"Seperate Peace" essay in John Knowles

Essay by AntisaedistHigh School, 10th gradeA+, February 1997

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Thesis: The five main characters in John Knowles' A Separate

Peace represent social stereotypes, according to some


In his book A Separate Peace, John Knowles represents jocks

with Phineas, a character who believes that sports are the key to

life. Phineas is more of a sportsman than a jock. Real jocks only

care about winning, Phineas makes sure it's not possible for

anyone to win or lose.

Chet Douglas is an exaggerated prep, just like Phineas is an

exaggerated jock. He is obsessed with learning just for the sake

of learning. No real hardcore prep thinks that way! Chet Douglas

lives in his own educational world. He's so absorbed in this

alternate reality in which Calculus has a justified existence that

he forgets what the school is trying to teach him, and actually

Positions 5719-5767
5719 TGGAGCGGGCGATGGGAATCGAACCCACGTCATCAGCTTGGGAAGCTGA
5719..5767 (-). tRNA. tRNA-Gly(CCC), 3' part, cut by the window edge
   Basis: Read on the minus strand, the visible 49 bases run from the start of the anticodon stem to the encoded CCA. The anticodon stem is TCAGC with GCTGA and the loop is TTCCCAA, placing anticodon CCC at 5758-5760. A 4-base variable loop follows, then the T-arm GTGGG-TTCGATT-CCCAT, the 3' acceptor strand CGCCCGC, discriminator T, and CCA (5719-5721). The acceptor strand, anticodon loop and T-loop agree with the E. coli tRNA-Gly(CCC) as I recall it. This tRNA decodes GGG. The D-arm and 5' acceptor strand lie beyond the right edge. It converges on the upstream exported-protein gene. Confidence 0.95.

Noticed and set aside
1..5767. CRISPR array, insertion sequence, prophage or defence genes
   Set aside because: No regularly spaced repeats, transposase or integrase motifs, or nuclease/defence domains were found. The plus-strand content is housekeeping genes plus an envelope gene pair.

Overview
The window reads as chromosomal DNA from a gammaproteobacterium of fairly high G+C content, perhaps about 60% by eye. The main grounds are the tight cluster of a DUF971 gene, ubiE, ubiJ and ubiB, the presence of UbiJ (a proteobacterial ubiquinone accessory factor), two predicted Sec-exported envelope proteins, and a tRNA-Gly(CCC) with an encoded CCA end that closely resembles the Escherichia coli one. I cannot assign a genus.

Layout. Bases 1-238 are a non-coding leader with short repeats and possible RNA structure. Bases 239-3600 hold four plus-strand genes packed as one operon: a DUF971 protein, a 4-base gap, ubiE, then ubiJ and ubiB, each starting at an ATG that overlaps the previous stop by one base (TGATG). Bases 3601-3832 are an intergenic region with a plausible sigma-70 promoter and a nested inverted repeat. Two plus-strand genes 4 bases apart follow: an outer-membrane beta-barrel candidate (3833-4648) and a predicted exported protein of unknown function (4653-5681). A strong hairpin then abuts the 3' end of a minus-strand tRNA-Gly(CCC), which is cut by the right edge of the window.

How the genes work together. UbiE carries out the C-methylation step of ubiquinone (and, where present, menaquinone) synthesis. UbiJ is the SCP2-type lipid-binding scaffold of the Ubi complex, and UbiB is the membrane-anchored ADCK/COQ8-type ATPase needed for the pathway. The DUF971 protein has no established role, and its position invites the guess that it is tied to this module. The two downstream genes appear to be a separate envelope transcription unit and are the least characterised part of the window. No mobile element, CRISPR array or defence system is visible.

goes out and seeks more academia than what the school is already

shoving down his and everyone else's throat.

The standard prep is

only concerned with being on the top of the Honor Roll, so that

everybody's parents can marvel at how smart (s)he is.

There is one character that fits into no stereotype. 'Leper'

Lepillier is an individualist. Individualists are people who don't

conform to social norms just for the sake of being accepted by

others. Real individualists are not those

people with blue and green hair you see on talk shows. Those

people conform to a subculture, something that was less common

during World War II. The real individualists of the world are

quickly disappearing, as conformity becomes more popular. I

haven't met any real individualists, so I can't say whether or not

Knowles exaggerates Lepillier's lack of stereotype.

In modern society, there is pressure on individualists to

conform to the most prominent subculture in the local area (I

think). Those who...